What do you think is a content writer’s most important asset?
An encyclopedic vocabulary? Sure, that’s helpful, but not entirely necessary. Because marketing content for general readers should aim for a Flesch-Kincaid writing level between grades 7–9, many of those fancy multisyllabic words we picked up in college can probably stay nestled between Webster’s covers.
An inside-out knowledge of grammar? Yes, good writers know how to construct a sentence and the difference between “effect” and “affect.” They can sniff out a passive sentence faster than a bloodhound. They might even know when to use the Oxford comma. Grammatical knowledge is great, but there are plenty of guides where anyone can look this stuff up.
Outstanding powers of observation? People who don’t pay attention to their topic can’t write about it very well, but there are plenty of good observers who don’t know how to convert their notes into compelling reading material.
Although all of these skills are important to writing well, none of them hit the No. 1 spot.
Author, lecturer and historian David McCullough identified the crucial writing skill in an article published in the July/August 2002 issue of “Humanities”:
“Writing is thinking. To write well is to think clearly. That’s why it’s so hard.”
The best writing, in any form, is the product of forethought, multiple drafts and precise editing. If you’re not invested in these actions with clear, purposeful thinking, then nothing else matters. Not your large vocabulary, commanding knowledge of grammar or keen observation skills.
Some people think the ability to write well comes naturally, as if it were an easy, off-the-cuff activity. They believe writers can turn that skill on like a faucet—the words simply flow magically and effortlessly from the mind to the page, and the first draft is always perfect.
This couldn’t be further from the truth. I can just about guarantee that any piece of writing completed in one sitting will be garbage. That’s because the writer didn’t put much thought put into the work.
The best-written pieces are almost always impeccably constructed. When picking one apart for close analysis, it’s obvious the writer put a great deal of purposeful thought into the piece. There’s no sloppy, haphazard structure; no disjointed thoughts; no unnecessary words.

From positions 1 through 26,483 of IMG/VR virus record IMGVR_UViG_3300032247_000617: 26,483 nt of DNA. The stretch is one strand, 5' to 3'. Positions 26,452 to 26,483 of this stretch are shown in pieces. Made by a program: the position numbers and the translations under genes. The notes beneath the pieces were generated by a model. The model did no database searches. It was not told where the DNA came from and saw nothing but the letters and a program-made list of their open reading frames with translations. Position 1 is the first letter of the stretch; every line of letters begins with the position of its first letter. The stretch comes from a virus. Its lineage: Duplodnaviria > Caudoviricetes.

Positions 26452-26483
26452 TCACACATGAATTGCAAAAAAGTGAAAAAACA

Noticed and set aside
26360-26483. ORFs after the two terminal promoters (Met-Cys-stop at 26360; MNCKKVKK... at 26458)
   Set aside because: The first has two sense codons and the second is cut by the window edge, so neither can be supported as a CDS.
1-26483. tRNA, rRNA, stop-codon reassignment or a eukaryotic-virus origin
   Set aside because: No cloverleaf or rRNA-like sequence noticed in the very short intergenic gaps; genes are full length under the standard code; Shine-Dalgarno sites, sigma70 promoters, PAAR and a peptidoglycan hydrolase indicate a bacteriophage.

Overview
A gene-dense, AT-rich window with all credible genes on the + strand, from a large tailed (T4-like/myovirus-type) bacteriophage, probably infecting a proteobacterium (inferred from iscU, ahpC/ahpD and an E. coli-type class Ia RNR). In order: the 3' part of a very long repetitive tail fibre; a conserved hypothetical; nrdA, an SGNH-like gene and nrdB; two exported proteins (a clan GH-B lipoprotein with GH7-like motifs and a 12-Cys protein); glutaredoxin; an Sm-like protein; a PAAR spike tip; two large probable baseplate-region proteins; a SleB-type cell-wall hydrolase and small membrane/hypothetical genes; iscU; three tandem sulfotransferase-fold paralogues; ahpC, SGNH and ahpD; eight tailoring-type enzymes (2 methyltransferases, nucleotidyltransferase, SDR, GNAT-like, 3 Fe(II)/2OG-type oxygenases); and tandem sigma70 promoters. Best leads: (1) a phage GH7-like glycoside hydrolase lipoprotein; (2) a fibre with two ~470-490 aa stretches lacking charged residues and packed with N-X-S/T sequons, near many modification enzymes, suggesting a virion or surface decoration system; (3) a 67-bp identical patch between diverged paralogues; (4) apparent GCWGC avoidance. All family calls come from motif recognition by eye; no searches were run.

As McCullough says, writing is hard.
The good news is that there are strategies and tactics to employ that can help you achieve clarity as you begin the writing process:
- Create a mind map of your ideas before writing. Mind maps are not the same as outlines, which usually serve only as a stumbling block to creativity. A mind map is more organic and allows you to place your initial ideas on a page.
- Write a quick, rough first draft. The idea is to quickly place all your thoughts on the page in sentences and paragraphs (using your mind map as a guide) to see what you have for raw material. Don’t pay any attention to spelling or grammar. Avoid the temptation to edit while writing—this draft won’t be perfect. Besides, most writers don’t know exactly what they want to say until they complete a first draft.
- Put the piece away. Then edit some more. The hard work begins here. As author Stephen King says, “To write is human, to edit is divine.” Now’s the time to closely examine your work and systematically organize and clarify your thoughts. Invest time in moving sentences and paragraphs around, deleting copy, rewriting and checking grammar and spelling. Consider your work from the viewpoint of your readers. Put the piece away for a day to gain some distance and clear your head. Then return to it and edit again. Check your Flesch-Kincaid scores and complete any needed edits before declaring the piece “finished.”
There’s really no magic to writing well. It’s a matter of understanding the writing process and working purposefully (what McCullough calls “thinking clearly”). Master the process, work the process, and you’ll be on your way to producing solid, engaging content.
What other skills are essential to being a successful content writer? Please share your thoughts below.
A version of this post first appeared on the Samoray Communications blog.